ASSESSMENT OF GENETIC EROSION IN FUNCTIONAL DIVERSITY IN BRASSICA GERMPLASM COLLECTIONS
2009 Annual Report
1a.Objectives (from AD-416)
The objectives of this cooperative research agreement are to:.
1)validate a set of polymorphic markers (SSR or SNPs) located around candidate genes or gene networks important in adaptive differentiation; and.
2)assess variation in these loci across inventories of diverse Brassica accessions.
1b.Approach (from AD-416)
The first part of the project makes use of the extensive genomic annotation in Arabidopsis thaliana and looks for homologous loci within Brassica species. These objectives dovetail with ongoing work that includes identifying key functional loci and assessing allelic variation at these loci in progeny of crosses phenotyped in controlled environment. We will begin development of genotyping approaches at these loci in a wider pool of accession that have undergone multiple rounds of regeneration.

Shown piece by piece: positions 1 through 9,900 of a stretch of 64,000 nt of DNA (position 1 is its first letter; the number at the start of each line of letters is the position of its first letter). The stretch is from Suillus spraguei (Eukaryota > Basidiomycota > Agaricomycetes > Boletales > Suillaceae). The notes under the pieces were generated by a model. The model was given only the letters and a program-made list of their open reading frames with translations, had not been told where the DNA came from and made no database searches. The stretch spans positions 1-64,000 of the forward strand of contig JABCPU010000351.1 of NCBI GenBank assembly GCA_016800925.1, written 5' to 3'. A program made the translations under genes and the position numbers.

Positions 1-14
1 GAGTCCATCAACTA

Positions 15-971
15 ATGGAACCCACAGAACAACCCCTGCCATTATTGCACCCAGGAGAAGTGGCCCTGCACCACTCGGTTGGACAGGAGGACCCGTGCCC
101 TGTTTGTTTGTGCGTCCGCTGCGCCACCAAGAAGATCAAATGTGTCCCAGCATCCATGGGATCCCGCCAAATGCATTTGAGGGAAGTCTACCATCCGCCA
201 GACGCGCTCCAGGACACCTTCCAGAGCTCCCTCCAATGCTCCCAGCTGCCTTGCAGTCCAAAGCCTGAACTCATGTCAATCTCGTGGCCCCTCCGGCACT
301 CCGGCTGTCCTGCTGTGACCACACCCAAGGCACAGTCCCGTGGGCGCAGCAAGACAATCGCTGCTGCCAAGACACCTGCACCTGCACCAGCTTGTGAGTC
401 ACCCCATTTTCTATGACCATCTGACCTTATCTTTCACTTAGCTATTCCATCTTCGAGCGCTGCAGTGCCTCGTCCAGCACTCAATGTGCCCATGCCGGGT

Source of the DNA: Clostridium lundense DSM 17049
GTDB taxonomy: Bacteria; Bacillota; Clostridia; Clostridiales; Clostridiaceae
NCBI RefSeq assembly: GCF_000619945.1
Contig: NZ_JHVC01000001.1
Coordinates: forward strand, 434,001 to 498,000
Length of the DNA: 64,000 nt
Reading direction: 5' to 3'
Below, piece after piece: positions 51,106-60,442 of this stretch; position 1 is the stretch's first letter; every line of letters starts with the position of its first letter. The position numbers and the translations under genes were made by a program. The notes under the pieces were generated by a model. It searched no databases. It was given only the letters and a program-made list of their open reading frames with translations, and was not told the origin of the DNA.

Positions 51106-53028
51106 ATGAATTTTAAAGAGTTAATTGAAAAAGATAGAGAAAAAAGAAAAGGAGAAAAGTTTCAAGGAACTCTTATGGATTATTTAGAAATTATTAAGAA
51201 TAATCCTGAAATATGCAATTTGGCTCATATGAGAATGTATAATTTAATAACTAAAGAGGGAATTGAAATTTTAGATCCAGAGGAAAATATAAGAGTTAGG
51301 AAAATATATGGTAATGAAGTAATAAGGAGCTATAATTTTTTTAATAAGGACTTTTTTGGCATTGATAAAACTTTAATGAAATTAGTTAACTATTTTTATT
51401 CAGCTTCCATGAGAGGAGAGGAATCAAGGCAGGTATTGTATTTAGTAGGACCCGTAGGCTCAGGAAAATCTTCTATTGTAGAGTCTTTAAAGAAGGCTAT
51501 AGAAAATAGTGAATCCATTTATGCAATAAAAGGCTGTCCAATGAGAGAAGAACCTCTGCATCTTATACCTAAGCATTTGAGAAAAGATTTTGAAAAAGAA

We have initiated a number of studies with Brassica. Our main focus has been finding the Brassica genomic regions homologous to Arabidopsis WUE QTL by utilizing the synteny across genera between Arabidopsis and Brassica and taking advantage of data from the B. rapa genome, which is currently being sequenced. For 10 Arabidopsis QTL we have indentified homologous regions in Brassica, using available synteny maps to localize Arabidopsis QTL to genomic regions of Brassica napus. To date we have focused on regions with the fewest number of copies, ones that exist only 2 to 4 times in B. napus. The goal is to find several low copy sets of regions that will be used in further experiments. We have genotyped these regions of interest using 4 varieties of B. rapa and 19 lines of B. napus, representing both spring and winter varieties. SSR markers are being used to identify polymorphisms associated with the regions of interest. Thus far, we are genotyping 8 locations in the Brassica genome using 20 markers. Several markers have revealed polymorphisms among the varieties that we have tested. Based on these results we will be able to utilize available mapping populations to segregate different locations and examine the functional importance of these different regions for drought tolerance, water-use efficiency, and yield.